Bond of naturally corroded, plain reinforcing bars in concrete
Journal article, 2020

In the past, reinforced concrete structures were built utilising plain reinforcement bars. Currently, this construction method is seldom considered by codes and research; however, many heritage structures are still standing and in need of proper assessment. In particular, there is a lack of knowledge on the effect of corrosion on the bond between concrete and plain reinforcement bars. To address this gap, pullout tests were performed on reinforced concrete specimens sourced from a decommissioned bridge originally constructed in 1935. The specimens were naturally corroded, as the use of accelerated corrosion techniques in structural tests is still debated. A total of 156 pullout tests were conducted on specimens with varying thicknesses. The pullout force, active and passive slip, and corrosion levels were measured. The effect of corrosion on the bond strength, and the amount of visible damage owing to the presence of corrosion products, were influenced by the casting position of the reinforcing bars. The presence of stirrups influenced the post-peak behaviour, increased the residual bond strength, and helped maintain the bond strength in the presence of cracks and spalling damage. Additionally, current code provisions were found to provide conservative values for the peak bond stress of plain reinforcing bars.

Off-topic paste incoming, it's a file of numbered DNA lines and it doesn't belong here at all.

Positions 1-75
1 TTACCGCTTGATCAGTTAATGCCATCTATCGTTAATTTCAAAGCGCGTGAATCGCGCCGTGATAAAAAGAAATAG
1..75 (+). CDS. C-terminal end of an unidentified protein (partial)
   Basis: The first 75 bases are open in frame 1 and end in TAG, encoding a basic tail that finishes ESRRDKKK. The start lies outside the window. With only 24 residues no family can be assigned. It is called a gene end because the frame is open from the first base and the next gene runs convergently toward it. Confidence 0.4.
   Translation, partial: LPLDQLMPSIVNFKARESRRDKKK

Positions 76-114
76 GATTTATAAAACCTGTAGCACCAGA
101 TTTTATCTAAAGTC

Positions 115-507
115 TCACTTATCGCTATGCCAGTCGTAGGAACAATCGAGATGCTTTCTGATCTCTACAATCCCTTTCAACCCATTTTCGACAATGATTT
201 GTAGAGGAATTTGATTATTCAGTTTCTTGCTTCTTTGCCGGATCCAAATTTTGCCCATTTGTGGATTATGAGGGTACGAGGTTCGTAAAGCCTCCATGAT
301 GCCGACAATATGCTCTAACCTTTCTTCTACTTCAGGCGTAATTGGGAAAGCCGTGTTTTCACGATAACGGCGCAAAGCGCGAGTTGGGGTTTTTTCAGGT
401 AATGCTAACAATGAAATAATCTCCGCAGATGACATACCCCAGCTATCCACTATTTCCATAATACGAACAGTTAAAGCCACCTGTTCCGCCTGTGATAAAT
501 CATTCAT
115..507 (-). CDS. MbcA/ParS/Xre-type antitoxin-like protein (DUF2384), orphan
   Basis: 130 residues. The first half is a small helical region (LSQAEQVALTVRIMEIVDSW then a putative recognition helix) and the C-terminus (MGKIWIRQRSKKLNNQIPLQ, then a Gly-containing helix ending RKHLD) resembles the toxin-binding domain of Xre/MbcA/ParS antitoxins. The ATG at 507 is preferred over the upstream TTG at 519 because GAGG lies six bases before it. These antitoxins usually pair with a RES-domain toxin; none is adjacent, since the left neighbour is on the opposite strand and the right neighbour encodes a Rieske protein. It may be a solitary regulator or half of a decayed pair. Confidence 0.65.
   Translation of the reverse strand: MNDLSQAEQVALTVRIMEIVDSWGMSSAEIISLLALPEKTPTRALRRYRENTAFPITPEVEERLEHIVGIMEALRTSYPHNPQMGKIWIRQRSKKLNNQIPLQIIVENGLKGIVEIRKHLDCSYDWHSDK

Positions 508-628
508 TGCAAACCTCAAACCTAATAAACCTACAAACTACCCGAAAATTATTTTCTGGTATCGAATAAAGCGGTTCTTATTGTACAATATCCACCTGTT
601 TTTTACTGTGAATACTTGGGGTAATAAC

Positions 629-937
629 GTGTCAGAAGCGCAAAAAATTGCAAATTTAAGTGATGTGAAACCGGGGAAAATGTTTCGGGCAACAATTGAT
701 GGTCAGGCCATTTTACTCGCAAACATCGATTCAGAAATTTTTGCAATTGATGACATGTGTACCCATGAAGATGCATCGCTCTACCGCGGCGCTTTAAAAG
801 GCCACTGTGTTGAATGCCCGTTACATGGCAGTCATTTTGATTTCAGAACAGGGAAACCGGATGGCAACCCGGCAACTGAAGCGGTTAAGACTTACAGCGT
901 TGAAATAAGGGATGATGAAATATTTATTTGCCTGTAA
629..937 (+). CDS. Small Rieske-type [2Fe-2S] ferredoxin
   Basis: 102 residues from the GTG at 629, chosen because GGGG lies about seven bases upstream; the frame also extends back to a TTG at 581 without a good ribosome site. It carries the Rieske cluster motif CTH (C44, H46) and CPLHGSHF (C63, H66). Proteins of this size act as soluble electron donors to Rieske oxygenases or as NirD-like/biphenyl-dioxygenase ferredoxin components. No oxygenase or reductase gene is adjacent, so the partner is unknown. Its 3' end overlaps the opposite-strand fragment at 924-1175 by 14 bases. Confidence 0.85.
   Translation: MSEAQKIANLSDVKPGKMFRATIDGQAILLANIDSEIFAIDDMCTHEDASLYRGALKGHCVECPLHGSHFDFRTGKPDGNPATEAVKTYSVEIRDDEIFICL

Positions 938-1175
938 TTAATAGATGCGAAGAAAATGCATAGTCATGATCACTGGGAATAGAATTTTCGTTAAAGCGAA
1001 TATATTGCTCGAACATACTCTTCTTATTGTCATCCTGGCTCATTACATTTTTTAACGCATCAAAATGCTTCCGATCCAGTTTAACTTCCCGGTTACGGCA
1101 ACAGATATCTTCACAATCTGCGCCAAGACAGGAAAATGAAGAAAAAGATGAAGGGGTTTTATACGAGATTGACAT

plain reinforcing bars

bond strength

existing structures

natural corrosion

Reinforced concrete

pullout tests

Author

Samanta Robuschi

Chalmers, Architecture and Civil Engineering, Structural Engineering

Jakob Sumearll

University of Washington

Ignasi Fernandez

Chalmers, Architecture and Civil Engineering, Structural Engineering

Karin Lundgren

Chalmers, Architecture and Civil Engineering, Structural Engineering

Structure and Infrastructure Engineering

1573-2479 (ISSN) 1744-8980 (eISSN)

Vol. In Press

Assessment of the load-carrying capacity of existing structures with corroded smooth reinforcement bars

Swedish Transport Administration, 2017-01-01 -- 2020-12-31.

Formas, 2017-01-01 -- 2020-12-31.

Subject Categories

Building Technologies

Corrosion Engineering

DOI

10.1080/15732479.2020.1768273

More information

Latest update

10/12/2020